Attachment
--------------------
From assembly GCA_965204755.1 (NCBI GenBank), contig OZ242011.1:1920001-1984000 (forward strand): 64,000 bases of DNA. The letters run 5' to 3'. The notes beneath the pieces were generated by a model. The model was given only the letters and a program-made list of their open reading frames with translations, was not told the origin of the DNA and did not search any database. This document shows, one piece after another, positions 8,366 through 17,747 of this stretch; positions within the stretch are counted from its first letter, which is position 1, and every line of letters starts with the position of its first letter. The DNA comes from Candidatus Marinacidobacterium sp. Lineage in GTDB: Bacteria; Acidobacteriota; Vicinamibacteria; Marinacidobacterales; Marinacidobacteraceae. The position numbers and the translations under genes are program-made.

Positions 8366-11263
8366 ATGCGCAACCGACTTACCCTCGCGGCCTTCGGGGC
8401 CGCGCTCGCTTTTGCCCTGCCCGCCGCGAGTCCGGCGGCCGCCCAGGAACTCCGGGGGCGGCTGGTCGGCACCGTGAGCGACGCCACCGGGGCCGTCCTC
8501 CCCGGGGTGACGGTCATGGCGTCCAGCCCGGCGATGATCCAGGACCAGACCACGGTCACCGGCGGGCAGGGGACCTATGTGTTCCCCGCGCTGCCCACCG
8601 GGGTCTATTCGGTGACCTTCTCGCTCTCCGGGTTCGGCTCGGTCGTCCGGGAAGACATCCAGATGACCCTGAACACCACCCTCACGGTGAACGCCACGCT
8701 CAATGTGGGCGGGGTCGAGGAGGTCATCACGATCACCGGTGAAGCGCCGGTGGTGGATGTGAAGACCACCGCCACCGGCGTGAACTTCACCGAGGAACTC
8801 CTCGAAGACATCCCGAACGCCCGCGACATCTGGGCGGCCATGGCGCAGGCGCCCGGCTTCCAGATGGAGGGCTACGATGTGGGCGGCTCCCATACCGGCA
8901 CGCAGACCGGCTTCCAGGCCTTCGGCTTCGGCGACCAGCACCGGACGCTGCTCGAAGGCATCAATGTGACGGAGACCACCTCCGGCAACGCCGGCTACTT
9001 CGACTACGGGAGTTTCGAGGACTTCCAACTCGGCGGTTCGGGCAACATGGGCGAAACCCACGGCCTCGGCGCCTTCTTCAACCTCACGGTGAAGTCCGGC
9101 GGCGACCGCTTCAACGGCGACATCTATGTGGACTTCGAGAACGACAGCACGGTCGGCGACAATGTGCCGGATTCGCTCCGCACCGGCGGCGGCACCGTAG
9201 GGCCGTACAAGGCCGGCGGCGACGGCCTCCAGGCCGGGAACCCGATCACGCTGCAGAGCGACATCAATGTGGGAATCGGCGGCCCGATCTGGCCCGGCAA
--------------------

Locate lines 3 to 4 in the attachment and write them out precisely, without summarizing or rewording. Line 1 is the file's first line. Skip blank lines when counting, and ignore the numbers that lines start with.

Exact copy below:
8366 ATGCGCAACCGACTTACCCTCGCGGCCTTCGGGGC
8401 CGCGCTCGCTTTTGCCCTGCCCGCCGCGAGTCCGGCGGCCGCCCAGGAACTCCGGGGGCGGCTGGTCGGCACCGTGAGCGACGCCACCGGGGCCGTCCTC